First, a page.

In quality control applications, the microwaves can be used for testing glaze formulations, identifying thermal expansion mismatch, evaluating ceramic part shrinkage, identifying flaws from front-end processing, and rapid calcination or sintering for property measurement feedback. A process was developed for a ferrite manufacturer that needed to check the lot composition prior to production firing. The microwave system was used for rapid firing, and samples were characterized within hours instead of days. To match the properties of the production parts, a designed experiment was run in the microwave, and the appropriate process control parameters were identified. In fact, better properties were achieved in the microwave system for certain conditions. This manufacturer recognizes the potential to use microwaves in production of a new high-grade product without having to change the ferrite composition.

Rapid prototype ceramic components are also good candidates for microwave heating. Designs and compositions can be optimized quickly, with rapid feedback from the fired state. One company, Javelin 3D, uses a microwave system to sinter silicon nitride coupons produced by the Laminated Object Manufacturing method-a rapid prototype method that produces parts directly from computer-aided drawings. The sintering process, which was designed specifically for Javelin, introduces nitrogen through a gas inlet thermocouple; uses a powder bed to prevent oxidation; and incorporates a small, high-temperature thermal package.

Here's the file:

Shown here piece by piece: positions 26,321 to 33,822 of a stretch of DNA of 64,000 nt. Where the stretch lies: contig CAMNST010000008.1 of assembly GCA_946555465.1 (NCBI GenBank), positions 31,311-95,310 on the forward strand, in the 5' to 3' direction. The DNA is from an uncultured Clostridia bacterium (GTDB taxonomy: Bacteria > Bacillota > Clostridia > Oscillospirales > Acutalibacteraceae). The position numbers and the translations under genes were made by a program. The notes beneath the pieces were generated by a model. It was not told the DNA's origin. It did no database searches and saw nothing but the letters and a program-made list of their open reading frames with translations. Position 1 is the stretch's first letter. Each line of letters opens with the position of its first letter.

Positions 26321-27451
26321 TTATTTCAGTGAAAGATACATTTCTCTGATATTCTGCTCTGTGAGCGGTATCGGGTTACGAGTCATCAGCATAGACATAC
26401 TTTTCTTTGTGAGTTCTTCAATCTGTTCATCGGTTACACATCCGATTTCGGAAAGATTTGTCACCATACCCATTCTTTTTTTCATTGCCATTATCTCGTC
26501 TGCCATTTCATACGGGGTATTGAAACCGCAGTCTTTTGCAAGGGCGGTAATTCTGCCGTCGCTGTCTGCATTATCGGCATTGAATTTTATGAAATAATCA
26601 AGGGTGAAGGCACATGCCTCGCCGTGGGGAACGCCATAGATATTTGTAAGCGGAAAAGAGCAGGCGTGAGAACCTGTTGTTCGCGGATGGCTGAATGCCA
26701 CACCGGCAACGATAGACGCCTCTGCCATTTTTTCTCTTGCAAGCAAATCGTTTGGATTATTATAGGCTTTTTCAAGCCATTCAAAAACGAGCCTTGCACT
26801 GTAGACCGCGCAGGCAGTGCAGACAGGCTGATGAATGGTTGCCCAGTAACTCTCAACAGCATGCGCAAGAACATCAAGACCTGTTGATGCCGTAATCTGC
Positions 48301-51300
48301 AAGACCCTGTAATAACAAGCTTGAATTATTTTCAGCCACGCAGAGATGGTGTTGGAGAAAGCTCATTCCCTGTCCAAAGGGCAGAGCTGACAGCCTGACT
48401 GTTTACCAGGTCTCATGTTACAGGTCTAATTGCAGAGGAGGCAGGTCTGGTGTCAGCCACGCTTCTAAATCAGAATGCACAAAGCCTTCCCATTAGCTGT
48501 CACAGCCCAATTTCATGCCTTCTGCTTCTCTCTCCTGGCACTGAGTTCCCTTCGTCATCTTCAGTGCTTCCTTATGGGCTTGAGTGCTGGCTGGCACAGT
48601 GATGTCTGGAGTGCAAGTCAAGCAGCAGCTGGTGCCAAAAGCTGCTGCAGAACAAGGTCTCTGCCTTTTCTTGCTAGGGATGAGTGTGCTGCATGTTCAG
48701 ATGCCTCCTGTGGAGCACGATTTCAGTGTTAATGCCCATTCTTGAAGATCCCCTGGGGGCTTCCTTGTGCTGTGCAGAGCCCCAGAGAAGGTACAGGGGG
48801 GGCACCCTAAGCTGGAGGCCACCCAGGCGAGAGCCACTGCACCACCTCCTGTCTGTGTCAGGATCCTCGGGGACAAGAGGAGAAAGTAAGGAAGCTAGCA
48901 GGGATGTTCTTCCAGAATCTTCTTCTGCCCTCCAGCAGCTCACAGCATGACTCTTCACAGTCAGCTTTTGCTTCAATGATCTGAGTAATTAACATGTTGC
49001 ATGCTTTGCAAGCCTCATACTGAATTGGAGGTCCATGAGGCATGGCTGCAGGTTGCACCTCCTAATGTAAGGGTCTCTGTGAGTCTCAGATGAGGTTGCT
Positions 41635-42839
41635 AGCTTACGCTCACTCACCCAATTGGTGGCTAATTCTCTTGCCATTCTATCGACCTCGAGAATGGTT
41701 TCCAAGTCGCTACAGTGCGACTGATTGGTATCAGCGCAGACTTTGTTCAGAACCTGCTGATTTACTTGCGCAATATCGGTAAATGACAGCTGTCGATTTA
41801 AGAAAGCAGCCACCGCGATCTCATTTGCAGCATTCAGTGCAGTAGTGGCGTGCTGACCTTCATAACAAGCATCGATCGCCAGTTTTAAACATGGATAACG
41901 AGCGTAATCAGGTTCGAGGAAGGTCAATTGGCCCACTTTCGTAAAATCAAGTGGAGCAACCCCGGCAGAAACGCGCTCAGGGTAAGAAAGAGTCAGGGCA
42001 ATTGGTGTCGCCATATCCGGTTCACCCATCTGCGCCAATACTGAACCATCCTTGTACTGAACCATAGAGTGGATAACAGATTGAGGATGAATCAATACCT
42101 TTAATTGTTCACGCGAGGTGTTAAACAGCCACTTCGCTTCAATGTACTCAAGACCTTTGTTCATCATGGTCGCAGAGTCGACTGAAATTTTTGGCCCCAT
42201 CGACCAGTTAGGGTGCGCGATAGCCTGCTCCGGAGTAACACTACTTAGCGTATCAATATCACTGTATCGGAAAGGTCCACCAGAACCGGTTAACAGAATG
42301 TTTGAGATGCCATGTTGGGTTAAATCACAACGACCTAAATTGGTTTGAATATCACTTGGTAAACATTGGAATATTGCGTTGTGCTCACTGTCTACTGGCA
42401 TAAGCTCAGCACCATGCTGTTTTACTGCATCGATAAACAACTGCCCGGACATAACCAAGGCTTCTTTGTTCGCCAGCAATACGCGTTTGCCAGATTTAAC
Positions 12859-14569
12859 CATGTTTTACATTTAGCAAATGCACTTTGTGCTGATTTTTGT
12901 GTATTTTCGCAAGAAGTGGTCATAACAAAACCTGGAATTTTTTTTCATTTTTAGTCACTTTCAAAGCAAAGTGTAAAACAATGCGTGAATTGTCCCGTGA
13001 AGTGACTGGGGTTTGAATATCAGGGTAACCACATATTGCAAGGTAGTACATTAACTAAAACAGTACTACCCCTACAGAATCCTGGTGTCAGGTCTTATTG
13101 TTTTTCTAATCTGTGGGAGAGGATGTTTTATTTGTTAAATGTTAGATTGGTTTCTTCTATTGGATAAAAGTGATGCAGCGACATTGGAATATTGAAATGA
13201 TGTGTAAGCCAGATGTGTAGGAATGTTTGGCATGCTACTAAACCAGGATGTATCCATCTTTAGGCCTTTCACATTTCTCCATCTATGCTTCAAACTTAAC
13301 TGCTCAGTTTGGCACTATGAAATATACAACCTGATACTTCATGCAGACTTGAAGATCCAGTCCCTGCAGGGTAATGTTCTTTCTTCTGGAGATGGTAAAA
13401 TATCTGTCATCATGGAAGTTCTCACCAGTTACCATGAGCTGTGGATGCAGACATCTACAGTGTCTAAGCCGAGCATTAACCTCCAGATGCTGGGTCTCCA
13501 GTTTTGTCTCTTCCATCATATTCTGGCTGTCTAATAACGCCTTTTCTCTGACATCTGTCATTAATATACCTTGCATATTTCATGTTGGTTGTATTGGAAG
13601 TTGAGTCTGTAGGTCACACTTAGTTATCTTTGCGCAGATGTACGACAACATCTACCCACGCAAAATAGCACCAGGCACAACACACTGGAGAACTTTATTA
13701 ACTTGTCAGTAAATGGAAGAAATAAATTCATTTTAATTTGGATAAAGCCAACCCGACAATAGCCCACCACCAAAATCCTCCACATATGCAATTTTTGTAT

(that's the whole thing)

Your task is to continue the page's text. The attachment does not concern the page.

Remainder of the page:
Many other ceramic materials, including alumina, zirconia, zirconia-toughened alumina, indium tin oxide, barium titanate, porcelain, clay, zinc oxide, minerals and phosphorus powders, have been successfully processed in the new microwave. These materials are used in components such as spark plugs, dental ceramics, capillaries, capacitors, varistors, wear parts, MEMs and sputtering targets, to name a few.

In a research project, tests were conducted in the new microwave to determine the effect on densification of indium tin oxide pellets. Higher density was achieved in the microwave system than by conventional heating. Other studies have shown finer grains with improved hardness for alumina, zirconia and ZTA parts. These results attracted the attention of a dental company that successfully used the microwave system to fire ceramic teeth.

As more companies come to understand the benefits of microwave processing, additional applications are likely to emerge.

For more information about microwave technologies, contact Research Microwave Systems at 105 Jordan Rd., Troy, NY 12180; (518) 283-9133; fax (518) 283-9134; e-mail info@thermwave.com; or visit http://www.thermwave.com.